Bright Blooms with Deep Meanings: The Buttercup Flower Symbolism Story

Buttercups are more than just the focus of cheerful childhood rhymes and games. Most of the plants in the large Ranunculus genus are called buttercups, so the meanings can vary based on the color and shape of the bloom. However, the classic yellow Buttercups found in Europe and North America are steeped in symbolism that dates back to the medieval era.

Buttercup Flower Meaning & Symbolism Meaning and Symbolism

Buttercup Flower Meaning: The Essentials

In the language of flowers, the Buttercup traditionally carries the symbolic meaning of growth, youthfulness, good health, and attraction. The Buttercup flower featured prominently in myths and tales of love and loss spanning the Persian Empire and Native American folklore. 

Etymological Meaning

The common name Buttercup refers to the flower’s yellow color and the mistaken belief that the yellow color of butter came from cows eating it. Ranunculus is the Latin name for the Buttercup genus, meaning “little frog”. It’s a reference to the low-growth habits of the green leaves of these plants.

Buttercup Flower Meaning & Symbolism

A field of buttercups in bloom

Common Buttercups are primarily yellow in color. The yellow flower has secondary meanings of joy, happiness, youthfulness, and good health. 

Persian Buttercups showcase a more diverse spectrum of different colors which have unique meanings and symbolism in the language of flowers:

  • Pink: Romantic interest, happiness, platonic love, youthfulness.
  • Purple: Dignity, wealth, success, royalty, grace.
  • Green: Rebirth, a fresh start, money, success, health, growth.
  • Orange: Energy, power, enthusiasm, friendship, recovery.
  • Red: Passion, romantic love, devotion, healing, wealth.

The Cultural Significance of Buttercup Flowers

Bright yellow flowering buttercups against deep green grass

With a long history of cultural use, it’s unsurprising that Buttercups worldwide share common and overlapping meanings.

Rhymes and Games

The most common symbolism for Buttercups comes from its use in many childhood games and rhymes. Among them, the best known is the game of picking a fresh buttercup flower and holding it under your chin. 

Some games claim that a yellow color reflecting on your skin means you’re in love, while others say it just means you like butter. Most people should find that the flowers reflect on their skin because they’re highly reflective and tend to bounce yellow light off any surface when held close enough.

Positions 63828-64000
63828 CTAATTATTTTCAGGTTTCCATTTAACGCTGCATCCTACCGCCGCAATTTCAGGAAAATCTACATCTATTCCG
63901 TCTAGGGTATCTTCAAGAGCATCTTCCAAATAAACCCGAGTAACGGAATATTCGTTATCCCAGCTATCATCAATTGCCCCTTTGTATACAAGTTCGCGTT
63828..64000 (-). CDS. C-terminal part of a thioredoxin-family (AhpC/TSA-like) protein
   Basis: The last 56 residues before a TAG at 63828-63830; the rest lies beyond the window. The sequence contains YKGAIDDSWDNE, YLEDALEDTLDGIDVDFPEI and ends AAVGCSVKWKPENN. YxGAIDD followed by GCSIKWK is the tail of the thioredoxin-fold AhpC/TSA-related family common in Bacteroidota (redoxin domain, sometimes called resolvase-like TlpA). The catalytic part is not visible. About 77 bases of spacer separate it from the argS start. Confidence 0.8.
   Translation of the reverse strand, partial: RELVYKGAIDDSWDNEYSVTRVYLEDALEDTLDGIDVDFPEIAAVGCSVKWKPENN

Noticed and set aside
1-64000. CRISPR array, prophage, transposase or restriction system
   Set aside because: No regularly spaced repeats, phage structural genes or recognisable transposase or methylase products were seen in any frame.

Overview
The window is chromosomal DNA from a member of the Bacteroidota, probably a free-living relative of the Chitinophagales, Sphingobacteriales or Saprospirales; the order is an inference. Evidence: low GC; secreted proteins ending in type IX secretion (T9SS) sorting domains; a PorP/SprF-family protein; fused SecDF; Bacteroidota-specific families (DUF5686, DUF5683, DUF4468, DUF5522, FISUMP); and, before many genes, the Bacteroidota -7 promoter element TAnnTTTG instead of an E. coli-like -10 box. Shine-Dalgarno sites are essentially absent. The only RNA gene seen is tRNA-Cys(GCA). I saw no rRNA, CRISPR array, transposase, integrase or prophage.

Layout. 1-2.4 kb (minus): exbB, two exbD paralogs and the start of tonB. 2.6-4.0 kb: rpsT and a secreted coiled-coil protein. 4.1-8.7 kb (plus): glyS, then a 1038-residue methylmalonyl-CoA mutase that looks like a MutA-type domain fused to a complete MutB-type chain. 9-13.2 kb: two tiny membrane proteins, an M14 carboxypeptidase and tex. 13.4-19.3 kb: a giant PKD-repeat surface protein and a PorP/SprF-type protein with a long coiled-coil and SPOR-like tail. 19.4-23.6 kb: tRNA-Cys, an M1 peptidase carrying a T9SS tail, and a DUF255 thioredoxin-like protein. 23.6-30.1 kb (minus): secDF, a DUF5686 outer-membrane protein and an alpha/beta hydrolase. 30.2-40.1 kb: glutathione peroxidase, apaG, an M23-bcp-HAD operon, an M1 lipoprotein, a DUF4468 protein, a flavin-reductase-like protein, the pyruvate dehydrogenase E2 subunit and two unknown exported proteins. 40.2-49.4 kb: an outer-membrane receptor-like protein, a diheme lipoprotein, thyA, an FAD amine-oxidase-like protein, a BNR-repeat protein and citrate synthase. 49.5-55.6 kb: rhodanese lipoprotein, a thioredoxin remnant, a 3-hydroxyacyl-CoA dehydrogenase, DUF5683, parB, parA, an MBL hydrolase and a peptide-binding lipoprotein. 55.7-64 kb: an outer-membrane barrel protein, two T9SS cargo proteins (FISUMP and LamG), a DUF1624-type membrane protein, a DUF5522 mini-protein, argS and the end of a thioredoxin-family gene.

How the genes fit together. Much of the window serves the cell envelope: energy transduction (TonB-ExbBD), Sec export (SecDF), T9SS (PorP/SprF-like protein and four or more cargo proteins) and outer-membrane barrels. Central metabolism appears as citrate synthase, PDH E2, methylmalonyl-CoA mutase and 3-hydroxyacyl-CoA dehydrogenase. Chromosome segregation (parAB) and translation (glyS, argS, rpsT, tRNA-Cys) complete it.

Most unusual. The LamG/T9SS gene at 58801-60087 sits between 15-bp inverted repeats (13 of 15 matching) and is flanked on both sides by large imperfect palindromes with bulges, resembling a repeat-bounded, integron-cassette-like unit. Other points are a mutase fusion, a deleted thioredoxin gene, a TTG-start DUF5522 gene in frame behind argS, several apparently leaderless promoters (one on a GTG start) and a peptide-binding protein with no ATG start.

Persian Mythology

Persian buttercups are bold and beautiful, especially the double-flowering varieties that resemble peonies. Thus, it’s no wonder the flower inspired a myth in its home country, the Persian Empire. 

Legend claims that a wealthy prince fell in love with a beautiful nymph who rejected all of his advances. When he died of a broken heart, he was transformed into the beautiful Ranunculus so that the nymph would have to look upon him and regret her decision forever.

Native American Origins

Since many Buttercups are native to North America, it’s not surprising Native American mythologies also include the plants. 

One such story involved the mythical figure of Coyote, who was known as a trickster. Coyote liked to take his eyes and toss them up into the air, enjoying the view. When Eagle swooped down to steal them, he had to use Buttercups as his new eyes. 

Thus the plants earned the name Coyote’s Eyes among some bands that encountered them.

Victorian Flower Language

Thanks to its association with milking cows and childhood games during the Victorian era, the flower earned an association with childishness. 

In the Victorian language of flowers, buttercups were often featured in floral bouquets to send a message that they appreciated a person’s youthful nature, or they used it as an insult by sending it alone.

Shakespeare’s Cuckoo-Buds

Shakespeare may have even mentioned Buttercups in some of his plays. He mentions Cuckoo-Buds in Love’s Labour’s Lost specifically. 

Some scholars associate Buttercups with this common name and others even claim it was due to its belief that the flower could cure mental illness. There’s little evidence to back up this story, however. It’s much more likely the author intended for the name to reference the bird known as the cuckoo rather than any link with mental health.


Suitable Gifting Occasions

A floral arrangement featuring buttercups

As a flower symbolizing youthfulness, attraction, and childhood whimsy, it’s a great flower to include in a bouquet to someone you want to send a playful message. 

Buttercup Flower FAQs:

Why is it called Buttercup?

With most species featuring a bold yellow color, it’s not surprising people have long associated the flower with butter.

What is the spiritual meaning of a buttercup?

Buttercups symbolize the child side of yourself, which must be nurtured spiritually to thrive.

Wrap Up

Buttercups are bright, bold, and cheerful. They also send a complex message when used in a bouquet or planted in a garden. Make it part of your next gift or landscaping design to add a message of romanticism and youthful energy to the flower beds.

Contributing Editor | madison@petalrepublic.com | Full Bio

Madison is a writer and editor with a Bachelor’s degree in History and Political Science. She writes and photographs for various online and print publications in the gardening sphere and is the author of the book The Next-Generation Gardener.

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